Celebrating NaNoWriMo with Coastal Magic Convention Featured Author Sarah Nicolas

When people think of November, there are a wide variety of holidays and observances that may come to mind. If you’re in the writing and/or reading community, though, chances are – National Novel Writing Month (NaNoWriMo) was pretty close to the top of the list. NaNoWriMo uses a website platform with tools to track and motivate authors on their way to a goal of writing a 50K novel in the month of November. Communities can be built online and in person, and writers earn badges for making word counts and completing their goals. Today, #CMCon23 Featured Author Sarah Nicolas shares a few things they’ve learned about NaNo through the years.

5(+1) Things NaNoWriMo Taught Me

Tis’ the season. There’s a crispness to the air (not here in Florida, but we can pretend), the leaves are changing (again, not in Florida), and baked goods are everywhere (Florida’s got that, we’re not monsters!). That’s right, it’s NaNoWriMo time!

I’m not doing NaNo this year, but have done it many times before. The first book I ever wrote was due to NaNo. The first book I ever sold was written during NaNo. Keeping Her Secret wasn’t written during NaNo, but it was written in three and a half weeks in January, so it’s an honorary NaNovel.

I thought I’d share with everyone five (plus an extra) things that NaNoWriMo has taught me over the years.

1. I can write a book

It seems so silly now, but I was convinced I wasn’t capable of writing a full-length novel. NaNoWriMo and the people who embraced me in the Syracuse chapter gave me the will to try and the freedom to fail. But I didn’t fail. I hit 50,000 words by November 22, 2008 and was hooked.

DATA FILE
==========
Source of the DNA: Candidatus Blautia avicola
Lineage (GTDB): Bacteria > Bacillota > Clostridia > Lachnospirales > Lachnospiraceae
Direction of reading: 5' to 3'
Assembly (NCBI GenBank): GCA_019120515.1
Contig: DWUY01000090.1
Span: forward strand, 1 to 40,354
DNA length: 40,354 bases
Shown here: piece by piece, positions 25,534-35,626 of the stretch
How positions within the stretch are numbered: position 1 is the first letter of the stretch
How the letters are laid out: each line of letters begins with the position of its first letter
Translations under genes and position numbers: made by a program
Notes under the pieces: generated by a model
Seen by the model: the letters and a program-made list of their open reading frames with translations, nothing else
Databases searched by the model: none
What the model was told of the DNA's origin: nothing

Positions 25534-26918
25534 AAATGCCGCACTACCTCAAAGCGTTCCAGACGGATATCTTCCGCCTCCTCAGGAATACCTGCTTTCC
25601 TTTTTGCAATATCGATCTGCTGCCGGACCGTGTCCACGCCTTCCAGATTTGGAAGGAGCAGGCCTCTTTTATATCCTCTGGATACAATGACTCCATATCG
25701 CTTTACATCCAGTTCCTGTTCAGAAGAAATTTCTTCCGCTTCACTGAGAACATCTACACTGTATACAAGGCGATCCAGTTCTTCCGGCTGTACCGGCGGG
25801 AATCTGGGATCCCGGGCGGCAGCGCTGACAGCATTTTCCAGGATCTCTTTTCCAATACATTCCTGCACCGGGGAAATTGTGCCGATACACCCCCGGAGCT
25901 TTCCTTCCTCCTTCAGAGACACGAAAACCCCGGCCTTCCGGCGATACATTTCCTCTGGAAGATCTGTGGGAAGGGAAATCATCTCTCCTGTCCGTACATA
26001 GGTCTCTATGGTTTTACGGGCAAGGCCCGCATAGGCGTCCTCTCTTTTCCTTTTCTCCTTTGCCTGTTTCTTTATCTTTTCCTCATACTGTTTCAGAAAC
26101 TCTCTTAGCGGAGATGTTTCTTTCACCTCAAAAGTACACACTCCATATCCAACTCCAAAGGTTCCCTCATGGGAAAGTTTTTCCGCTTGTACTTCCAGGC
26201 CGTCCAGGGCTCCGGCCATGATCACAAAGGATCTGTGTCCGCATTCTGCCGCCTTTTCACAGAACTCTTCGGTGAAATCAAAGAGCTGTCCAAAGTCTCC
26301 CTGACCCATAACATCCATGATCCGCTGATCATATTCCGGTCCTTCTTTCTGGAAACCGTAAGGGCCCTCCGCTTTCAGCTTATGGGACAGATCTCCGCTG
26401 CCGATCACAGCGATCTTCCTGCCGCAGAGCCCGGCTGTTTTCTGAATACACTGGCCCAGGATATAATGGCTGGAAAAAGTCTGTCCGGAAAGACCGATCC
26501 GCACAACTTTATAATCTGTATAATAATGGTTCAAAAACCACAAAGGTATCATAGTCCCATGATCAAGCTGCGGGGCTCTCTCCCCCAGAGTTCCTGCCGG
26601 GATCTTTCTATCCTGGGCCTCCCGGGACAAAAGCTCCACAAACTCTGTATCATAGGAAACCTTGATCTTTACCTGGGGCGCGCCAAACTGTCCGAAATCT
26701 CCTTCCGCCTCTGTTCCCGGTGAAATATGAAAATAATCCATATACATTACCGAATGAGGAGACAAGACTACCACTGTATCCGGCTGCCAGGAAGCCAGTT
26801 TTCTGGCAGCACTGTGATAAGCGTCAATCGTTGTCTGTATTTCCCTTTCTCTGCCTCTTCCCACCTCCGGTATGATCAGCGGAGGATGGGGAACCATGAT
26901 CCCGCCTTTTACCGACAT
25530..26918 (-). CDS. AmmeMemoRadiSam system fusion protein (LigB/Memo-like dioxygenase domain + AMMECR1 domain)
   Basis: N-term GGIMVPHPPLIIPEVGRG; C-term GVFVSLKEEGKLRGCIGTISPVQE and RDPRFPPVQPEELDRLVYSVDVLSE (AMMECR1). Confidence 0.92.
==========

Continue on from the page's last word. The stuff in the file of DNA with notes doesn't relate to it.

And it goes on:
2. Sometimes I’m going to hate my book 

And that’s okay. Come back to it tomorrow and try again. Once the first draft is written, you can fix the broken and boring parts. 

3. The human body isn’t meant to sit that long

Set a timer and stand up, stretch, go for a short walk. The manuscript will still be there when you get back and your brain will be fresher for it. And your 40-year-old self will thank you for it.

4. You are naming a character, not a child

Call the bad guy xxx for all I care. You can change it later. Spending hours looking up name meanings and “Irish names that start with a C” is just another form of procrastination. Now let’s talk about what you’re really avoiding?

5. Writing friends are invaluable

We all like to imagine the romantic ideal of an author toiling away in poorly-lit solitude to create genius. But that’s so lonely. When I didn’t think I could keep going, when I wanted to do anything but, it was my writing friends who kept me going.

6. Chocolate is vital to the writing process

This one doesn’t need explanation. It’s a reward, a motivator, and a consolation all wrapped up into one foil-lined wrapper.

Sarah writes YA fiction as Sarah Nicolas and adult romance as Aria Kane. They are a recovering mechanical engineer, a literary agent (under the name Sarah Fisk), the host of the Queries, Qualms, and Quirks podcast, and a founder of Disability in Publishing. When not writing, Sarah can be found playing volleyball or drinking wine. 

Website | Twitter | Instagram

If you’d like to join Sarah and a whole slew of fellow readers and awesome authors for a weekend of bookish shenanigans by the beach… you should DEFINITELY check out the Coastal Magic Convention. February 23-26, 2022 in Daytona Beach, Florida, Sarah and I will be there with everyone for discussion panels, meet & greets, chill time, and a big book signing. **Masks will be required for the duration of the event.** We’d love to see you there!! http://CoastalMagicConvention.com


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